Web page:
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Excerpts by Henry Lane Hull

Each fall as the corn is being harvested, soon to be followed by the crop of soybeans, my thoughts turn to the late Herman Smith. Our family called him Herman, but to everyone else he was Tocky. He lived at Remo in an apartment above a closed store, and he spent his life farming with the late Cecil Swann, whose family considered him to be a full-fledged member. He was one of the wisest individuals I ever knew.

Tocky was an authority on raising pigs, along with knowing about all aspects of agriculture. He thrived on producing grains, vegetables, animals and flowers. He could identify countless plants, be they flowers or weeds. He wasted nothing.  After the corn was cut, he would walk through the fields collecting the ears that the combine had missed, amassing them as meals for his pigs or adding them to the overall harvest.

The vegetable garden that Tocky raised was awesome. He was an organic gardener before the concept became popular, and a true master gardener in his own right. He was most generous in sharing the bounty with friends and neighbors, along with explaining how he had produced each vegetable. He enjoyed shrubs, especially the flowering ones, and would comment on the aromas of the different flowers.

Tocky was industrious every waking moment of his life. In his rare spare time, he would walk along the roads, carrying a large plastic bag, picking up aluminum cans, which he collected until he got a sufficient amount to take to the collection point in Kilmarnock where a mobile recycling unit would buy the cans. The unit paid slightly more for crushed cans than for intact ones, and one could be sure that all of Tocky’s were crushed.

The news was another consuming interest for Tocky. He could discuss any subject of current debate, always expressing a common sense approach to the issues at hand. He did not tell jokes, but he offered gems of wisdom, all of which were self-taught or self-learned through experience.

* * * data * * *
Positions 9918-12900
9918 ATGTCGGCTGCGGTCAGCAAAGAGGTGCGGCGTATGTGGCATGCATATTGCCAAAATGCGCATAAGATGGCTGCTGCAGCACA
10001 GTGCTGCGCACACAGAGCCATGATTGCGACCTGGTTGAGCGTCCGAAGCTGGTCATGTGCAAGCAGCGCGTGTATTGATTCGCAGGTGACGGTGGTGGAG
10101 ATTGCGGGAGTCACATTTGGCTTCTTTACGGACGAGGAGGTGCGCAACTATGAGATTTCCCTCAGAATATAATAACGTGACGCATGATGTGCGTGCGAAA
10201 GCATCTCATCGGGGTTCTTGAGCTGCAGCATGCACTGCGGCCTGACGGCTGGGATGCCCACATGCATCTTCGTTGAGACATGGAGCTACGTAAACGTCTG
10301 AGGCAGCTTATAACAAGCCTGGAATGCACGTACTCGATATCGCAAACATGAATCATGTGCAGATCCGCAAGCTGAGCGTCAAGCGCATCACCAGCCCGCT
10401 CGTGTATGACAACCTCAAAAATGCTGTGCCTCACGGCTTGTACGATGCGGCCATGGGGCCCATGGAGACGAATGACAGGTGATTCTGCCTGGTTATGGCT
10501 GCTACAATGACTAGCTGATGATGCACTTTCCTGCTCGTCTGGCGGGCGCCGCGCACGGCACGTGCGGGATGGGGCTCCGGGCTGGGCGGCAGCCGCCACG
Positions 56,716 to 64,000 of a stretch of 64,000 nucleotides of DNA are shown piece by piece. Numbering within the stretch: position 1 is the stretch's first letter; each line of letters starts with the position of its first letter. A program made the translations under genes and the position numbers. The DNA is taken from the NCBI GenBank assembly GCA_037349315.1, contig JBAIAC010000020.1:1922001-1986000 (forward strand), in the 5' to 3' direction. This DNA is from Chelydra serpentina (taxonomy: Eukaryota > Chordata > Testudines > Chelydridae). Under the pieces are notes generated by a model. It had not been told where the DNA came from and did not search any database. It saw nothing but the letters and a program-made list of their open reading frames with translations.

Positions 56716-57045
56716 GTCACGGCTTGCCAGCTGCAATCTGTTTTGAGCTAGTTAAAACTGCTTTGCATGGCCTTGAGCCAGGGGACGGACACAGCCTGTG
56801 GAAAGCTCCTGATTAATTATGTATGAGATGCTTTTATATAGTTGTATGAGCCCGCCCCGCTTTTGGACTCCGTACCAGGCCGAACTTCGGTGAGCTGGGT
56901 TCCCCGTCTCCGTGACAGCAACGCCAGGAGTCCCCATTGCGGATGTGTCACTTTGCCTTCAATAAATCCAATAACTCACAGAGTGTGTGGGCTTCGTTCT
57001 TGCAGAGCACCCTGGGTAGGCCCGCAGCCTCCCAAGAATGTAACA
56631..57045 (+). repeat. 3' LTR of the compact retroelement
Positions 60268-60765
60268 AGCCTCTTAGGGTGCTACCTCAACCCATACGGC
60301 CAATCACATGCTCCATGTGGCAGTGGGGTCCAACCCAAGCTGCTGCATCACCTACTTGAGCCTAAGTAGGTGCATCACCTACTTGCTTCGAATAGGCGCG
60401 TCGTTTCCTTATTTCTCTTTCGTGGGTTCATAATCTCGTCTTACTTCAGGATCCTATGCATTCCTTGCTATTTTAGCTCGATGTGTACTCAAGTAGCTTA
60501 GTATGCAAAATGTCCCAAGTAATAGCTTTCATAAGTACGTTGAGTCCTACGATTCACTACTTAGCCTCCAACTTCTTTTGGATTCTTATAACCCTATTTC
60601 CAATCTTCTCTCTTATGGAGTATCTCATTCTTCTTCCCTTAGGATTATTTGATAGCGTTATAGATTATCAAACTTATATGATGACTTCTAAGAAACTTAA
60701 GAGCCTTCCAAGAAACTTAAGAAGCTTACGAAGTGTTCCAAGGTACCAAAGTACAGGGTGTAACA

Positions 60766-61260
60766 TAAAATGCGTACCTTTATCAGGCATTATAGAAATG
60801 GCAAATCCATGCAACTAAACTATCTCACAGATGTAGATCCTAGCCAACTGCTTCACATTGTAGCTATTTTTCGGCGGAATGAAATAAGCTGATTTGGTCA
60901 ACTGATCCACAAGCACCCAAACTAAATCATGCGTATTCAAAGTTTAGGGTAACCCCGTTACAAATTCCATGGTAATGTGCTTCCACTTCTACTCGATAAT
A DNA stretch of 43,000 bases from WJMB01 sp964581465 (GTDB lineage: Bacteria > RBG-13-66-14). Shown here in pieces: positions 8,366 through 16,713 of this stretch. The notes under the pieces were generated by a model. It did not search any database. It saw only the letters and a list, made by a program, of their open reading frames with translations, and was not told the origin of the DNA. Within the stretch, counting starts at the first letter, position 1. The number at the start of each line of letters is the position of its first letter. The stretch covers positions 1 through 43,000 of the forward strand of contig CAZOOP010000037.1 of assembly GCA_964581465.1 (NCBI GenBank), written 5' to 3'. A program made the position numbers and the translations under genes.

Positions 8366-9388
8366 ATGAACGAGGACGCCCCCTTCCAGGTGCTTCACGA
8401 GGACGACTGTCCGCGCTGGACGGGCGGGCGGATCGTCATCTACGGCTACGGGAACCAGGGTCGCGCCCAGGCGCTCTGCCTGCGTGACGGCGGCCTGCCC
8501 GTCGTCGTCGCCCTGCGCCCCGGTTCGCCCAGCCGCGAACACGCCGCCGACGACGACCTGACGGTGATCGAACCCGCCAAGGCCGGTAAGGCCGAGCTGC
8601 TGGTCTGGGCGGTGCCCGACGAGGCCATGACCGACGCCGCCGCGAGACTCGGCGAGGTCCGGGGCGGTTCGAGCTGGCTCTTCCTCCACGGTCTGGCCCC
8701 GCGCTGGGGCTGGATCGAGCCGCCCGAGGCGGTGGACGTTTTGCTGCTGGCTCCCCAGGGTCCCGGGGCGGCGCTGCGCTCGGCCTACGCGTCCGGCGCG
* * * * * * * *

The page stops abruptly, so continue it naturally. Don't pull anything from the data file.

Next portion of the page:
Tocky spoke of having been an adopted child. He knew that some of his ancestors had been slaves and some others had been members of native tribes. If asked, he probably would have described himself as being first and foremost an American.

In his later years he developed a number of health problems, but he kept going as he always had. Sadly, a year before he died, the store in which he lived caught fire and burned. He had been a great proponent of wood heat, and apparently he had not realized that his chimney had needed to be cleaned. He moved to another nearby building, but his days were numbered, and he died shortly thereafter.

Cecil Swann came to the Northumberland County Board of Supervisors to obtain permission to bury Tocky on the edge of his field. I was serving on the board at the time, and the permission was given. Tocky’s graveside funeral was memorable. It drew a wide assortment of individuals, young and old, black and white, Been-heres and Come-heres, all sharing our memories of this remarkable man who had inspired numerous individuals.

At the time of his death the board was engaged in establishing the 911 road naming operation. We decided to name the short strip of roadway at Remo where he gardened, Tocky Lane. It remains to this day the shortest state road in the Commonwealth of Virginia.   

Tocky was an innovator, in many respects far ahead of his time. He recycled when others looked for trash cans. He gardened economically, knowing what to plant and when to plant it. He liked to read and share his knowledge with everyone who would listen. He was an unforgettable person to everyone who knew him.